A good modification is to wrap the valve stem in fiberglass wicking and secure with a couple of turns of copper wire. Make sure the wicking goes down as far as possible to get heat onto the tank itself. Now you can just add gas/alcohol to the wicking and light with no fear of flaming liquid spilling. Leave the alcohol at home and either pour a very small amount of gas from the bottle or use the stove gas cap and very carefully pour out gas from the stove itself and splash on the wicking. Some folks use fire paste to prime, this works just fine, but it's one more thing to carry. Ditto alcohol. How ever you choose to start it, there is one cardinal rule to always remember: NEVER let it run out of fuel. The fuel is picked up from the tank by a cotton wick, if the tank runs dry while the stove is blasting away there is a good chance the wick will char where it enters the valve stem. Then either performance will be noticeably reduced or the stove will quit altogether until the wick is replaced. This is doable in the field if you know how and have the right sized spanner handy as well as a piece of cotton based string, but is just as easily avoided by making sure there is always enough fuel in the tank. As the stove gets hotter, the pressure in the tank increases and the stove noticeably runs faster and faster. This is not in itself harmful for the stove but is a waste of gas and does sound a little frantic. I turn my down by degrees, remembering to remove the valve key between time since leaving it in place will result in a burnt thumb the next time you touch it, a rookie boob you only make once. A full tank will last around 40 minutes at full blast, weekend trips can be done without refueling.
The sound. Oh that sound, purrrrrrrrrrrrrrrrrrr, the sound of dinner in the works, breakfast on a cold morning, coffee or tea as you contemplate your next move. Comforting and reassuring.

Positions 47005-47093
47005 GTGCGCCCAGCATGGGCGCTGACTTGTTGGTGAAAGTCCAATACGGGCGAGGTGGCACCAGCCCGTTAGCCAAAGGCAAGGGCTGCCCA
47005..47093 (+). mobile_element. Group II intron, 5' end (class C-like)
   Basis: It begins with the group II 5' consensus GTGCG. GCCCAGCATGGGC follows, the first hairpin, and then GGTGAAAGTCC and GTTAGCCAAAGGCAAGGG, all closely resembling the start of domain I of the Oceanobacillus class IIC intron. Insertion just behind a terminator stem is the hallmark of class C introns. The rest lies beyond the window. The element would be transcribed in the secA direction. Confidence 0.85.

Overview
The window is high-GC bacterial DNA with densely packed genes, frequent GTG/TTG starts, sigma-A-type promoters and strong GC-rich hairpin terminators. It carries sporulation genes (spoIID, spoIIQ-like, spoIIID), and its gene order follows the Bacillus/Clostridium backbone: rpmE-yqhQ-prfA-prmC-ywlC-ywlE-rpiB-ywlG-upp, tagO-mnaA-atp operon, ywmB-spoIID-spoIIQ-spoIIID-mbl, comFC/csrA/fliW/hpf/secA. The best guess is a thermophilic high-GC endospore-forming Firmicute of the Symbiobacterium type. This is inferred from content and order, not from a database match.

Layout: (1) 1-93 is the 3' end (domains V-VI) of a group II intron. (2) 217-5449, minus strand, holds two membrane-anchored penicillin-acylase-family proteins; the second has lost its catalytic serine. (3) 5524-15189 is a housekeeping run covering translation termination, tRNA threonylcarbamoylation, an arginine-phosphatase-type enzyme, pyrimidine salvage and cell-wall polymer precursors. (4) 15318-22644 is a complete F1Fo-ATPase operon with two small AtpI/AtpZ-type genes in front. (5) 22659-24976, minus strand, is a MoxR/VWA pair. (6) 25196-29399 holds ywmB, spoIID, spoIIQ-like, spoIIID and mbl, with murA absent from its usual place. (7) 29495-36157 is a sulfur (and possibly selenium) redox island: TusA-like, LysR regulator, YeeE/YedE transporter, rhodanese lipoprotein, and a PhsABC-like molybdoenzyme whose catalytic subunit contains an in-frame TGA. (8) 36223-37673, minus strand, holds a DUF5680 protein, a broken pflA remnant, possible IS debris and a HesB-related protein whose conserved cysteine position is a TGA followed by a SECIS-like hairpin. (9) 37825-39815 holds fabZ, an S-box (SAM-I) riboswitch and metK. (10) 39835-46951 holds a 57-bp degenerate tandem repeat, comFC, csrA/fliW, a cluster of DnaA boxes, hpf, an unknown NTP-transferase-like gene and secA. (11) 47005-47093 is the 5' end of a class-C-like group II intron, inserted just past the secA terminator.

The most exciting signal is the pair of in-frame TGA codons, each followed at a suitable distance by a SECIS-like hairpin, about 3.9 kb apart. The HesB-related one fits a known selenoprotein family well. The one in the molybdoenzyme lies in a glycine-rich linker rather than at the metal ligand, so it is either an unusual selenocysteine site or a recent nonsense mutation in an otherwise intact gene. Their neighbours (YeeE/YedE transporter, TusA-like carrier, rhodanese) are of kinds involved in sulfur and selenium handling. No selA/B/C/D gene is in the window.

Clever: Hot, very reliable, sexy in hard wearing brass, altitude proof, light, compact, sounds like nothing else. Pot stands can be turned out for heating larger pots or fry pans. Good if enthusiastic simmer.
Not So Clever. Can be a tad fiddly to start. Petrol smelling fingers. No longer produced. Small pot.
This last can be neatly beaten by getting a set of Gaz GlobeTrotter pots. The 123 will fit perfectly inside for a solo cooking set that is hard to beat. A cut off sock or purpose made bag will stop the stove from rattling inside. Include the excellent Trangia non stick fry pan and you are good to go for as long as you have gas and something to cook. The above rig is my preferred solo set. Still not convinced? Count the 5 star ratings on the other reviews."
"For me there are no negative sides,it works always!"
"Liked the novelty of these stoves, and finally picked up an old one off of Ebay. Took a bit of time and experimentation to get it figured out (especially in the wind), but I like it a lot. It is not as fast in heating water as is my MSR Simmerlite, but it is reliable and infinitely cooler. It seems to build up pressure gradually and takes a little time to get really roaring. I did pick up a pump which does make it easier to light and faster to get up to full heat. I know there are other strategies for this. If this was a newly designed stove, I wouldn't rate it so high. Certainly my newer MSR out performs it in most ways. I just get a kick out of using this old stove and know I can rely on it, even if it takes a bit more fiddling to get going."